Dustin G. Reichard
Assistant Professor of Zoology
- B.A., St. Mary's College of Maryland
- Ph.D., Indiana University
- NSF Postdoctoral
Fellow, Universityof California, Davis
Dustin Reichard teaches a variety of classes in Organismal Biology, Evolution, and Animal Behavior. His research focuses broadly on the evolution of animal communication and sexual selection with a particular emphasis on birds.
Specifically, he investigates the relationship between signal structure and function in a variety of poorly understood signals including whispered vocalizations that function in aggression and courtship as well as female songs, which were once thought to be exceedingly rare.
His focus on communication extends to measuring how human-induced changes in the environment, such as anthropogenic noise, are affecting animal signaling and stress physiology. He is also interested in how various types of social interactions, which typically include vocalizations, affect circulating hormone levels and ultimately, an individual's fitness. These studies are done in the field with free-living songbirds, predominantly Dark-eyed Juncos, House Wrens, and Carolina Wrens.
Areas of Interest/Expertise
- Evolutionary Biology
- Animal Behavior
- Behavioral Endocrinology
- Reichard, D.G., Kimmitt, A.A., Welklin, J.F., and Ketterson, E.D. 2017. Condition- and context-dependent factors are related to courtship behavior of paired and unpaired males in a socially monogamous songbird. The Auk: Ornithological Advances 134: 575-586.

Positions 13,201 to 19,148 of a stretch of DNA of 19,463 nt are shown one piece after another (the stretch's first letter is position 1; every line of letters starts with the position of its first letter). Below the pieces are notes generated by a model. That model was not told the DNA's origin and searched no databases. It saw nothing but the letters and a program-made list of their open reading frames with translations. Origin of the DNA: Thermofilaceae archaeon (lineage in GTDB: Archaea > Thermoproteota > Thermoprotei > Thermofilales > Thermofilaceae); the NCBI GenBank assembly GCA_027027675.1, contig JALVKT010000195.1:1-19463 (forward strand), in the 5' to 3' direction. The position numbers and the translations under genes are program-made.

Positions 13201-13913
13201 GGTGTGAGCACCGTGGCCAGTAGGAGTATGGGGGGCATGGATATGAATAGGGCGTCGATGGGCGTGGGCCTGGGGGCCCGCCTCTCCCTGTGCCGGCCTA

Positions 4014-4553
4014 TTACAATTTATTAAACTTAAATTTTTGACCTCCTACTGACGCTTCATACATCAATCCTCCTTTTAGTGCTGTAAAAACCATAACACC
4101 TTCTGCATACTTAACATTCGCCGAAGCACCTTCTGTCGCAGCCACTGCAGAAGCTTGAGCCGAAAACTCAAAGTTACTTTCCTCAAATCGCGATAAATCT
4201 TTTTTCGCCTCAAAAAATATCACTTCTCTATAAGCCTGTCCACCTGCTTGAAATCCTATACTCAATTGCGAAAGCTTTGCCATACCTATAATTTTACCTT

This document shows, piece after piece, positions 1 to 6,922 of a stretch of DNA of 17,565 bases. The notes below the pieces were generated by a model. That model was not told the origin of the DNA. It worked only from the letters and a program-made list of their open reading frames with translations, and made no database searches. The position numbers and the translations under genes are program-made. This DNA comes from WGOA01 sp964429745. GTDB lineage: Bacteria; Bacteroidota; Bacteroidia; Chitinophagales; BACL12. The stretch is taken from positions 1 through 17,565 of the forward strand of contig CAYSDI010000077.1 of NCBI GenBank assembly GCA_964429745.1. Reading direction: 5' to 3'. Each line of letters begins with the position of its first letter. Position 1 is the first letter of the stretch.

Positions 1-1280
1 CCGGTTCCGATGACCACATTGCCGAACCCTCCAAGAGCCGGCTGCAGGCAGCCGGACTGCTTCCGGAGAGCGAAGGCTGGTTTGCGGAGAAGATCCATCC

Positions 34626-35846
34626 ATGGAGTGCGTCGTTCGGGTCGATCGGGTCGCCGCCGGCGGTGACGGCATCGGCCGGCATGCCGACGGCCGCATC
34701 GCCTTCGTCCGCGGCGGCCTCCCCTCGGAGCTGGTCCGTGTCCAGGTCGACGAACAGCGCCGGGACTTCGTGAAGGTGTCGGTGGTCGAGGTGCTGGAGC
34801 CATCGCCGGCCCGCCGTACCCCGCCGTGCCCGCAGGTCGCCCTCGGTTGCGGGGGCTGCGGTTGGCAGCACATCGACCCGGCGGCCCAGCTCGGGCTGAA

G.C.and Reichard, D.G. 2016. Dark-eyed junco song: linking ontogeny and function with a potential role in reproductive isolation. In: Snowbird: integrative biology and evolutionary diversity in the Junco. Ketterson, E.D. and Atwell, J.W., eds. University of Chicago Press, Chicago.
Reichard, D.G. and Anderson, R.C. 2015. Why signal softly? The structure, function and evolutionary significance of low-amplitude signals. Animal Behaviour 105: 253-265.
- Reichard, D.G. and Welklin, J.F. 2015. On the existence and potential functions of low-amplitude vocalizations in North American birds. The Auk: Ornithological Advances 132: 156-166.
- Whittaker, D.J., Reichard, D.G., Drouilly, M., Battle, K.*, and Ziegenfus, C. 2015. Avian olfactory displays: a hypothesis for the function of bill-wiping in a social context. Behavioral Ecology and Sociobiology 69(1): 159-167.
- Reichard, D.G. 2014. Male dark-eyed juncos (Junco hyemalis) respond differentially to playback of
localand foreign song. The Wilson Journal of Ornithology 126(3): 605-611.
- Rosvall, K.A., Peterson, M.P., Reichard, D.G., and Ketterson, E.D. 2014. Highly context-specific activation of the HPG axis in the dark-eyed junco and implications for the Challenge Hypothesis. General and Comparative Endocrinology 201: 65-73.
- Reichard, D.G., Rice, R.J., Schultz, E.M., and Schrock, S.E. 2013. Low-amplitude songs produced by male dark-eyed juncos (Junco hyemalis) differ when sung during
intra- and inter-sexual interactions. Behaviour 150(9-10): 1183–1202.
- Rosvall, K.A.1, Reichard, D.G.1, Ferguson, S.M., Whittaker, D.J., and Ketterson, E.D. 2012. Robust behavioral effects of song playback in the absence of testosterone or corticosterone release. Hormones and Behavior 62(4): 418–425.
1Equal author contribution
- Reichard, D.G., Rice, R.J., Vanderbilt, C.C., and Ketterson, E.D. 2011. Deciphering information encoded in birdsong: male songbirds with fertile mates respond most strongly to complex, low-amplitude songs used in courtship. The American Naturalist 178(4): 478–487.